In article <firstname.lastname@example.org>, email@example.com
> In article <firstname.lastname@example.org>, Gene S. Berkowitz
> <email@example.com> wrote:
>> I don't run a virus checker; I do run a software firewall, and my 5
>> PCs are behind a router. I have zero infections on any of the PCs I
>> have running at home.
> If you don't run a virus checker, how do you know?
Because my systems operate the same as when I initially set them up, I
periodically monitor my ethernet traffic for unusual activity, and I
don't have crashes, pop-ups, or other trouble.
> That's not just foolish, it's stupid. There are free AV products out
> there, some of them very good. I use Avast! on all of my home PC's.
Honestly, when was the last time you ACTUALLY had a virus infect or
try to infect your system? The virus threat is vastly over-reported,
with the big numbers coming from single strains infecting large
>> That said, I don't download from sites I don't
>> trust, I don't use IE or Outlook, and I delete "Hey, Take a Look at
>> This" emails. Basically, the precautions that anyone should take
>> (don't eat found food, don't have unprotected sex with multiple
>> partners, don't leave your keys in the ignition) metaphorically apply
>> to the internet.
> And you don't use IM?
No, I don't, except over my company's VPN, then using a secure client
that does not support remote execution of code.
> Hopefully you at least keep your OS and apps
> updated with the latest patches.
I'd say I'm more conscientious than most in that regard.
> Even Mozilla/Firefox has had it's
> problems, and some exploits were independent of the browser used.
> Even only visiting sites you trust isn't good enough -- there have
> been several reputable sites responsible for spreading infections
> because the site serving their banner ads got compromised, and they
> were serving infected content with the ads.
Which pales in comparison to the amount of damage done by similar
companies who put their client's or employee's data on unsecured, easily
>> An ATA-100 hard drive has a 100 megaBYTE per second transfer rate;
>> you'd have to be supremely lucky to have a DSL line that exceeds 3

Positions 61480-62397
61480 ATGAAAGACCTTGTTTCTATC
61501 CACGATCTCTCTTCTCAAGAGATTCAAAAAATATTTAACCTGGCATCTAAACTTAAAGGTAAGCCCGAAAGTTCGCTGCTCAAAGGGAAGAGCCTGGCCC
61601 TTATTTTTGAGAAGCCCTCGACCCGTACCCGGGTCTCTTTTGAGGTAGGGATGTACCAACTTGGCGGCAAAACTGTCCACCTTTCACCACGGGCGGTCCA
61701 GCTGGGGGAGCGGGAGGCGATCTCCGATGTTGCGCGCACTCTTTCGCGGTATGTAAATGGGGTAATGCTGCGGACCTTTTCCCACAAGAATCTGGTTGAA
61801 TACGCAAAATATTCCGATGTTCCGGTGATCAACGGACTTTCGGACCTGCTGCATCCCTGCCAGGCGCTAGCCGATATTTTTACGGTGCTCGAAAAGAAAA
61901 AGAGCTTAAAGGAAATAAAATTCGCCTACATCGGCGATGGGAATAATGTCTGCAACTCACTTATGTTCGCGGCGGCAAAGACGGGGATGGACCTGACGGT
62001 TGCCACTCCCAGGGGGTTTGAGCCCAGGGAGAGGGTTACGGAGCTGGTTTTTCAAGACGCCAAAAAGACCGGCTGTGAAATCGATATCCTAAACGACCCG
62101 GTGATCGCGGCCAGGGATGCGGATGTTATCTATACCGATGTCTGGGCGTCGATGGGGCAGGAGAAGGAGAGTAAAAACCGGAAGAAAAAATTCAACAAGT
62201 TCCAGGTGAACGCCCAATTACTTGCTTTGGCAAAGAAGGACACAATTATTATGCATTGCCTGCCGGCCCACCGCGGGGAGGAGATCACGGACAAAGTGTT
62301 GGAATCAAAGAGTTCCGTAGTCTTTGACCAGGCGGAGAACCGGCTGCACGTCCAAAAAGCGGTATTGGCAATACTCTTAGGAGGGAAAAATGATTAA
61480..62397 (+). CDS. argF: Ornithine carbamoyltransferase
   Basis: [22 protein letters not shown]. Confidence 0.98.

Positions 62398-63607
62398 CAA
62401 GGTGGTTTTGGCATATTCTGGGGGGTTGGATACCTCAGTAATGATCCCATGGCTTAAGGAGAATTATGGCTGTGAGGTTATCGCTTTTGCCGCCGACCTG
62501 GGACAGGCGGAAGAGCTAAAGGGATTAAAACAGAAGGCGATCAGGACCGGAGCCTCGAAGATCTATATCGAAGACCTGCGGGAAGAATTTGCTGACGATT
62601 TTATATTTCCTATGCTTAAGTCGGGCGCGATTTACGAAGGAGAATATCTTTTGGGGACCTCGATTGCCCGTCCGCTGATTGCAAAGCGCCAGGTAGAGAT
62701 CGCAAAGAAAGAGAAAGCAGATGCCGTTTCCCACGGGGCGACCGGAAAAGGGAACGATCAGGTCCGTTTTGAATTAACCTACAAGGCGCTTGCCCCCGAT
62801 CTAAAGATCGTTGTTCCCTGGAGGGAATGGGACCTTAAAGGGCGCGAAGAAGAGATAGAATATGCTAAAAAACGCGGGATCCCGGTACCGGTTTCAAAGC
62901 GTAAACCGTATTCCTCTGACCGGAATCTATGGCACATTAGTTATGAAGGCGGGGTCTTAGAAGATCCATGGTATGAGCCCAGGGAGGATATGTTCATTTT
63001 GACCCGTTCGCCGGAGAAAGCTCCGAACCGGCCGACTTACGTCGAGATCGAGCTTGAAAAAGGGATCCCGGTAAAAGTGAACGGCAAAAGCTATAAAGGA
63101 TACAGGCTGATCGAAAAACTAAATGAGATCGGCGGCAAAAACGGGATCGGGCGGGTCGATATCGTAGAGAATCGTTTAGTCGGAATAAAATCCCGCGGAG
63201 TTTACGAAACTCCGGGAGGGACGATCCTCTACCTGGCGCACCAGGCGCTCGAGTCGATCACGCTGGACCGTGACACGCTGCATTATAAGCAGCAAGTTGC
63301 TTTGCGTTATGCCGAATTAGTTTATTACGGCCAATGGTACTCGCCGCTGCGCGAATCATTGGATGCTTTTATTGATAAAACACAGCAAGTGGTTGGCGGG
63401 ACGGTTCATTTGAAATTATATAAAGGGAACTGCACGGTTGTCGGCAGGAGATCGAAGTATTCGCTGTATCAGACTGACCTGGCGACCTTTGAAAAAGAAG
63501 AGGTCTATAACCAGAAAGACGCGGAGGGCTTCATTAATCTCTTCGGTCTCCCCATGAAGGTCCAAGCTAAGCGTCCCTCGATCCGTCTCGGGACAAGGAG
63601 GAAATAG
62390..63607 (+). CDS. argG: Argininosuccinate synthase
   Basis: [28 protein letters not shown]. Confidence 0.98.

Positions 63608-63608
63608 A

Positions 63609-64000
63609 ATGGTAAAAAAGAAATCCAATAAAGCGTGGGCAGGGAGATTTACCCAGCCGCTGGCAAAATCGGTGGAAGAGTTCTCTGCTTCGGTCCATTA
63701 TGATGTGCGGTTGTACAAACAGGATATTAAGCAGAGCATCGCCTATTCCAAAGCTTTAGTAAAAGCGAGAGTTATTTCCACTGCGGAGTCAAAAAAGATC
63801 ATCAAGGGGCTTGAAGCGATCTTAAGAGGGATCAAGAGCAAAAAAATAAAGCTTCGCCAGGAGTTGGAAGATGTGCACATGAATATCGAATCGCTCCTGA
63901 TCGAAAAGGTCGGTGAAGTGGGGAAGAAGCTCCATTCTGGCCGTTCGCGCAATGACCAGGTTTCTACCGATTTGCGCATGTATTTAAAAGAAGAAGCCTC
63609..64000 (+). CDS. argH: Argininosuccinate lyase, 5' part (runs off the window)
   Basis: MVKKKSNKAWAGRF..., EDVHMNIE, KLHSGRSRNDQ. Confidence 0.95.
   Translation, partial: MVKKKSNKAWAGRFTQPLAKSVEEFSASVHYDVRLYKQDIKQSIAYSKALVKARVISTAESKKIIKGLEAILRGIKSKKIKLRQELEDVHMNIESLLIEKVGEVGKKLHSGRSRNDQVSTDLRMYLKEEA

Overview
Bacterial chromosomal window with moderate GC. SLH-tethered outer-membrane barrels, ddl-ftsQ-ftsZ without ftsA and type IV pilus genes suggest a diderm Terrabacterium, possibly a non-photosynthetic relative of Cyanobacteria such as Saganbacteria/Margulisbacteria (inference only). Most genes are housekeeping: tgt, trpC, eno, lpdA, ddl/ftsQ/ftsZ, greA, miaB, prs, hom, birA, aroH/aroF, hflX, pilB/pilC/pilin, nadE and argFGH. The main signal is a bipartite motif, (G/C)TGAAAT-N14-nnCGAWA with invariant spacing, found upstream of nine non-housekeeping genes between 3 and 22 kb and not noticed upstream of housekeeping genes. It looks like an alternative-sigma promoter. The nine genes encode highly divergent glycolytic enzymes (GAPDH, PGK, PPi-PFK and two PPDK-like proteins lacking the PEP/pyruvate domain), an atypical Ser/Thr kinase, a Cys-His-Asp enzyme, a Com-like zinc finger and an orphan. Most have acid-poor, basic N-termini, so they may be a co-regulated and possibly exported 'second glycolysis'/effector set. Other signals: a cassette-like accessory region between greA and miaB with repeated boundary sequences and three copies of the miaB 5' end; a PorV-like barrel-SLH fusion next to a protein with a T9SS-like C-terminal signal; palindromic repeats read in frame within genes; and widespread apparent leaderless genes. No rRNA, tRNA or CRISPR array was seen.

>> megaBITS/s, or 0.3% of the maximum hard drive transfer rate. Even a
>> high end FIOS line can only supply 35 megabits/sec, or 3.5% of the
>> hard drive transfer rate.
> You know, there's really nothing to relate Internet activity with disk
> activity. And hard drive performance has almost nothing to do with the
> performance or capability of a system.
I was trying to point out that wire speed is probably the slowest
interface remaining for a typical PC.
>> The real performance killers are not evil spyware; it's cluttering up
>> your PC with "trusted" conveniences like RealPlayer, QuickTime, and
>> CD- recorder "helpers" that sit in your system tray consuming memory
>> and CPU cycles waiting for you to finally play a stream or burn a CD.
> While I agree that they're unnecessary and mostly pointless, the
> system tray apps don't consume cycles. They do consume memory,
> however. Removing them helps, but "modern" OSes consume enough that
> taking that step isn't much by itself. Memory is currently cheap. You
> can significantly improve performance just by adding memory. I
> wouldn't even try to run XP with less than 512M of RAM, and generally
> prefer 1GB.
Excuse me, but throwing RAM at a problem caused by poorly written crap
simply leads to more poorly written crap. In 3 years, you'd be writing
"I wouldn't even try to run Vista 2010 Pro with less than 128GB of RAM,
and generally prefer 1TB."
>> It's operating systems that require 50 separate processes "just in
>> case" you find the need to perform remote program loads from a server
>> that encodes all its pages in Mandarin.
> They don't consume cycles, but they do take memory. Most service
> processes live in a constant blocked state until they're actually
But not all, and they get more pernicious all the time, what with the
"need" for animation, status reporting, and other nonsense.
[TELECOM Digest Editor's Note: Well Gene, I do not know how often
_YOU_ get viruses, but I get a dozen or more each day. Fortunatly,
most of them are caught in the virus trap operated for customers of
http://cableone.net where I am a high-speed subscriber. Viruses which
are addressed to me -- regardless of whatever phony name they were
sent from -- fall into a special 'mailbox' in my name set up by
Cable One in red with warning flags all over it. So I can pick through
them if I wish to examine them closer, or most of the time I just
bash them. Often times they get 'sent by' ptownson, (either with the
massis address or cableone.net or whoever. A dozen each day ... I
suggest the problem is worse than you admit. And I am sort of
concientous also; in addition to that virus trap I also run three
scanners, AVG, Ad-Aware, SpyBot Smash and Destroy. PAT]